That's it. Tomorrow I hope to address the last two "bugs" on my buglist, and submit the revision that was requested more than a year ago. I continue to feel silly about taking fourteen months to get this done, but the bad-ass joy of getting it done at last rather outweighs that embarrassment.
Also, as I upload this post to my blog, I will be finished with my work day. All finished. By five o'clock in the afternoon. I honestly can't remember the last time I managed that. It will feel so very good to gear up for roller derby practice in the certain, satisfied knowledge that no work awaits me when I come home. Again, I'm embarrassed that it's taken me until now to find my workday rhythm, but I'm too pleased with having found it to notice the embarrassment overmuch.
Oh! Also, today's submission procedures involved preparing "The Rapture of the Santiago Women," whose title I might yet change, for submission to the forthcoming Alien Artifacts anthology from Zombies Need Brains LLC. I will most definitely change the first line, as it was dictated by the market I sent it to first. I've already edited the story a bit today, just cleaning up the text to make it flow more smoothly. A story's always a little rough when I write it to a themed issue's deadline; I like to make sure it's a bit more polished before it heads out to meet the next slush pile.
This is another thing that feels awesome--as the revision on "Caroline's Wake" comes to a close, I've got brain-space for revising other stories for resubmission. It's like I'd been in jail for a year, but with the means to make the key to the prison door. What the eff took me so long to do it? Damn. Well, door's open now. Free!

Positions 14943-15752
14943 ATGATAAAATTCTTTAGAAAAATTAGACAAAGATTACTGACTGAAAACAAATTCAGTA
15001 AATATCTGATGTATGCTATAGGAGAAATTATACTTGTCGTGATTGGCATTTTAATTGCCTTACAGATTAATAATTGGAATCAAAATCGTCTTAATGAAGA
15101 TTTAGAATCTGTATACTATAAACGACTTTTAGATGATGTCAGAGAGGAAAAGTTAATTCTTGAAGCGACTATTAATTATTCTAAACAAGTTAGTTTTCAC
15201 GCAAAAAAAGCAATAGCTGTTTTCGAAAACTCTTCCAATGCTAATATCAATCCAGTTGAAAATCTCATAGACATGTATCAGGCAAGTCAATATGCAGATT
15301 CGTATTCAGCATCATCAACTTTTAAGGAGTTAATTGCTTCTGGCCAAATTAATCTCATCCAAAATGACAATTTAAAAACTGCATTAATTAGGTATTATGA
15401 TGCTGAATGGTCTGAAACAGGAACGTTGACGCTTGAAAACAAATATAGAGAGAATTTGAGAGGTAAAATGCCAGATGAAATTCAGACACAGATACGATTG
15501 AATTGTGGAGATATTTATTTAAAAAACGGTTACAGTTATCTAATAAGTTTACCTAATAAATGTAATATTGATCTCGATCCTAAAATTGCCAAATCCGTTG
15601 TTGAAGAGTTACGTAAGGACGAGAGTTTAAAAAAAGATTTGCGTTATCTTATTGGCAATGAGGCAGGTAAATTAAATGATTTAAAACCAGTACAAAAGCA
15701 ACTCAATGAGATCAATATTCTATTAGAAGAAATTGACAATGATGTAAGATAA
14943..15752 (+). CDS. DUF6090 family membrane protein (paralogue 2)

this fictionette went shopping for mead, and hijinks ensued
Compared to my usual eleventh hour stunts, this week's Fictionette got done ridiculously early. Par for this week's course, happily. I got up early to see John off--he hit the road for New Mexicon--and then I got right to work so that I'd be able to go to a convention myself. MileHiCon's programming started at 2:00 PM, and I planned to be there.
So, yeah, I pretty much did my morning shift right away and straight through, and when I was done, "I Didn't Ask for Champagne" was up at Patreon and it had only gone twenty past noon. Go me!
But I still didn't make it to the con in time to catch the two o'clock panel. This is because, in the parking lot of Redstone Meadery, just when I'd finished purchasing gifts for a friend and was ready to make the hour-long drive to the Hyatt Regency Denver Tech Center, the car died. The engine simply died before I'd even put the car in reverse, and it would not start again. It was 1:00 PM.